In the present study we investigated how coupling of cortical and autonomic signals and their dynamics affect the attentive process during the wake-sleep transition. We hypothesise that: (H1) cortico-autonomic coupling, registered as correlation strength and delay, is linked to fluctuation periods of cortical and autonomic signals; (H2) cortico-autonomic coupling and dynamical fluctuations in the vigilance and autonomic state are linked to amplitude and latency of ERP components N1 and P2 as indices of auditory processing.
To test our hypotheses, we reanalysed a previously published data set25 in which 2-h EEG, electrocardiogram (ECG) derived heart rate (HR) and skin conductance (SCL) data were simultaneously recorded during the resting state, while tones were presented in an ignored oddball sequence. We computed time-lagged correlations of autonomic signals (HR, SCL) with a signal of cortical arousal, assessed by EEG-vigilance stages (V) using the Vigilance Algorithm Leipzig (VIGALL 2.1) and related their magnitude and delays to the fluctuation period of cortical and autonomic signals. Our analysis led us to distinguish individuals with (Group I) and without measurable delay (Group II). We further related this signature of cortico-autonomic coupling and fluctuations to stimuli-induced N1 and P2 amplitudes and latencies. Finally, we compared individuals with and without delay in cortico-autonomic correlations in regard to estimated fluctuation periods, ERP components N1 and P2, and the frequency of falling asleep during the 2-h resting EEG.
To assess the coupling between cortical signal V, and autonomic signals HR and SCL, we computed cross-correlations over a range of ±100s. We determined the maximal cross-correlation coefficient for V and HR (CVHR), and V and SCL (CVSCL) time series in all subjects (N=39; mean CVHR=0.362, range: −0.069 to 0.762; SD=0.192; mean CVSCL=0.277; range: −0.299 to 0.629, SD=0.211). We computed Cmax as the mean of CVHR and CVSCL in absolute value. Further, we determined the delays at CVHR (mean delay=−1.564s, SD=20.483) and CVSCL (mean delay=−1.359s, SD=26.534). We computed Τmax (Τmax=8.077s, SD=15.408, range: 0–49) as mean delay at CVHR and CVSCL, in absolute value. A schematic overview of the recording, examples of V, HR and SCL time series and prototypical respective cross-correlations are presented in Fig. 1.
In the next step, we analysed how cortico-autonomic coupling is related to dynamical fluctuations in cortical and autonomic arousal states. The fluctuations were quantified by the median period between consecutive maxima in the signal. To avoid including spurious maxima, we only considered maxima in between which the overall amplitude exceeded a threshold (see methods/signal preprocessing and analysing). Furthermore, each signal was low-pass filtered with a normalised tent function, which focused the analysis on fluctuations within a specific time scale. For short tent widths (<10s), the period of maxima reflected fast fluctuations governed by respiratory sinus arrhythmia in case of HR, for example. Broad filters (>200s) lead to relatively few maxima within the 2h recordings, that were governed predominantly by arousal reactions evoked by the experimenter (cf. Fig. 2). Within these bounds, a larger period indicated a greater temporal stability of vigilance and autonomic states.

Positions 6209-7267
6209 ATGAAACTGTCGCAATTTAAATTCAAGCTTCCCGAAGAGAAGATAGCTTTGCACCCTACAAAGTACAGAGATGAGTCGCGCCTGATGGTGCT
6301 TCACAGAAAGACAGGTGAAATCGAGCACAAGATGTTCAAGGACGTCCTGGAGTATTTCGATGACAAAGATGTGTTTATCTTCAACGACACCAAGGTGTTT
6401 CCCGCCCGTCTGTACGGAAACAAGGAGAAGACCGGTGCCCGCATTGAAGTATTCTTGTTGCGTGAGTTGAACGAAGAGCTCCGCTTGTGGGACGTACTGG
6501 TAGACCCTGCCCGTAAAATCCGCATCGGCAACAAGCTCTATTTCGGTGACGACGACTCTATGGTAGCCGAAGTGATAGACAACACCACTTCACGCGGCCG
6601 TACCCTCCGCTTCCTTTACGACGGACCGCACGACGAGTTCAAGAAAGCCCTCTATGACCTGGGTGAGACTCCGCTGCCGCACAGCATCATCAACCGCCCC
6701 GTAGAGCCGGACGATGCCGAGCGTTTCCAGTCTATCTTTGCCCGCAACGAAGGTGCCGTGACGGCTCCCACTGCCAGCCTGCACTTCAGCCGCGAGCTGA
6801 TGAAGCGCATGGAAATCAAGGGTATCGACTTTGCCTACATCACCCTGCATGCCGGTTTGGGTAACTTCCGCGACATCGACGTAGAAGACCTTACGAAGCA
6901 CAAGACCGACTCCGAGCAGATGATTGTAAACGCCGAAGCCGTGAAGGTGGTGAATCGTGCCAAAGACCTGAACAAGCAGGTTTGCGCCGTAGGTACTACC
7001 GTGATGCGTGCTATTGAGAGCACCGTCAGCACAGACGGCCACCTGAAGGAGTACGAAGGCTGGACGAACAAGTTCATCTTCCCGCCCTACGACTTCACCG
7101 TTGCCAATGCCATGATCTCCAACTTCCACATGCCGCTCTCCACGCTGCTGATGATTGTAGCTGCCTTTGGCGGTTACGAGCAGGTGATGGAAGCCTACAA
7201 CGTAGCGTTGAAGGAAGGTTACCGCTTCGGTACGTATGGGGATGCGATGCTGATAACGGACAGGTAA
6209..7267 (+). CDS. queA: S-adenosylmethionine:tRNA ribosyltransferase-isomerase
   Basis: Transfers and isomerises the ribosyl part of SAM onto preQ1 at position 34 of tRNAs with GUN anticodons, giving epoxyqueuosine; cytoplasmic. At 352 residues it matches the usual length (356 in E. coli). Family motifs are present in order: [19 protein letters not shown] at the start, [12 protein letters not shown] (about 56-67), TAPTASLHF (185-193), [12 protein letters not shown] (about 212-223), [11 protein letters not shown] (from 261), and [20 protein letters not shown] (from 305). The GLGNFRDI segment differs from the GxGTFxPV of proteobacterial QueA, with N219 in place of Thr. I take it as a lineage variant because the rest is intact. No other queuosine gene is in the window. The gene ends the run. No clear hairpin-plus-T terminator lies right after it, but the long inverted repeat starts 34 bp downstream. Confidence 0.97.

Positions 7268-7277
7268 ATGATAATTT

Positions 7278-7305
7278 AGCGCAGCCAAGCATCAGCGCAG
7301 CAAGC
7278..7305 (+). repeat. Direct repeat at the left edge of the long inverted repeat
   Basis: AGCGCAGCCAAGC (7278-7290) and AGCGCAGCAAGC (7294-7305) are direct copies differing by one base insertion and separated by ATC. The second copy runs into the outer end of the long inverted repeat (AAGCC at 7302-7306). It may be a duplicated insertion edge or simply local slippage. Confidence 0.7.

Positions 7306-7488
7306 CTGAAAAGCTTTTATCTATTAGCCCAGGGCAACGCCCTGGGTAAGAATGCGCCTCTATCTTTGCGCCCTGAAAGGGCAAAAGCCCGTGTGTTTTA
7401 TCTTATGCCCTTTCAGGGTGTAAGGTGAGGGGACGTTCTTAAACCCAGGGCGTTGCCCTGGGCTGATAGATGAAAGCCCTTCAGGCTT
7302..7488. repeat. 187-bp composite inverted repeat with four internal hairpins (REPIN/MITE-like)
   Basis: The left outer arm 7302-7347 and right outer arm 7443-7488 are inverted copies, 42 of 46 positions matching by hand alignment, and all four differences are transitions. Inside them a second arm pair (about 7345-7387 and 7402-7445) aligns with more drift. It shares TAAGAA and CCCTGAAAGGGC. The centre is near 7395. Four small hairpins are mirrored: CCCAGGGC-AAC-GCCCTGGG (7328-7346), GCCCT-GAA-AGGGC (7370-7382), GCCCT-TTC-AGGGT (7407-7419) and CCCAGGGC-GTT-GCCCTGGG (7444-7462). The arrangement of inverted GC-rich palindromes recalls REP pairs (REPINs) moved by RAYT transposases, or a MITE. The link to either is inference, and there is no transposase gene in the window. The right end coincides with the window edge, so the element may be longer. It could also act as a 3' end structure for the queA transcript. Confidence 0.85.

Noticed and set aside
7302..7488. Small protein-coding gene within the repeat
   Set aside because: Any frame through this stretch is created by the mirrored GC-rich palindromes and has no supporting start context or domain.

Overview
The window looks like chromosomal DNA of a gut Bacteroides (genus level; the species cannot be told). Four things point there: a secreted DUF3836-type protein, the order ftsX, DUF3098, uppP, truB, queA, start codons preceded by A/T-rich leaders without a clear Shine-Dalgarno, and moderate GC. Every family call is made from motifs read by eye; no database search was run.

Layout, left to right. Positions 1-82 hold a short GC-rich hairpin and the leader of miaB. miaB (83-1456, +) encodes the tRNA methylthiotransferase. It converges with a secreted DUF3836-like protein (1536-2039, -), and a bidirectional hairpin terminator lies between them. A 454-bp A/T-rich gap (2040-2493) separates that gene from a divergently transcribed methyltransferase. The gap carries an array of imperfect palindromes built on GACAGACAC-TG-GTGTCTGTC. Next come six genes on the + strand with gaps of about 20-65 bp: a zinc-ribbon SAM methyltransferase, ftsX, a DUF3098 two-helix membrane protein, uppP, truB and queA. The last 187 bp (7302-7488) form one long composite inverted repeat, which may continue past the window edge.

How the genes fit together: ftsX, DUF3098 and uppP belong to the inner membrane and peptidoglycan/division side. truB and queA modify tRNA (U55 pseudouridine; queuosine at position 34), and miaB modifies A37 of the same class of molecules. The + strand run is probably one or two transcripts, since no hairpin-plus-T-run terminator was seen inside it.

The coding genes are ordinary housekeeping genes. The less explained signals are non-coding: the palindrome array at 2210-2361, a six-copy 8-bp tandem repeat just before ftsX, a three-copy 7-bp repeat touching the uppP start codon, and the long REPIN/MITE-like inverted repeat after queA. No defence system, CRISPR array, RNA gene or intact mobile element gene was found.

For each signal, the nominal value of fluctuation periods strongly depended on the used filter width, but for V and HR, the periods were consistent within a range of 10%. Conversely, the SCL-derived period at the same filter width was multiple times larger due to the intrinsically inert dynamic response of skin conductance. Because of this lack of response, we omitted SCL from the analysis of this section. We computed the median fluctuation period for a series of different filter widths between 10 and 200s for the EEG-vigilance signal V and the autonomic signal HR. We correlated the fluctuation periods with the maximal correlation Cmax between cortical and autonomic time series.
V-derived periods (mean fluctuation period=188.679s, range: 118–261s, SD=35.579s) were positively correlated with Cmax showing a correlation of 0.469 (p=0.003) at a filter width around 170s (cf. Fig. 3(a)). HR-derived periods (mean fluctuation period=107.423s, range: 66–141.5s, SD=14.926s) revealed a marginal negative correlation with Cmax at a filter width around 90s (r=−0.315, p=0.051; cf. Fig. 3(b)). We used these filter widths in subsequent fluctuation analyses.
Spearman correlation analyses revealed negative associations between V-derived fluctuation periods and Tmax showing a correlation of rho=−0.466 (p=0.003) at a filter width around 170s. Concerning Tmax and HR-derived periods, Spearman correlation analyses revealed a trend at a filter width around 90s (rho=0.294, p=0.069). Due to the high occurrence of individuals with no measurable delay between time series (N=20), we additionally performed group comparisons (cf. section Group characteristics: individuals with and without cortico-autonomic coupling delay).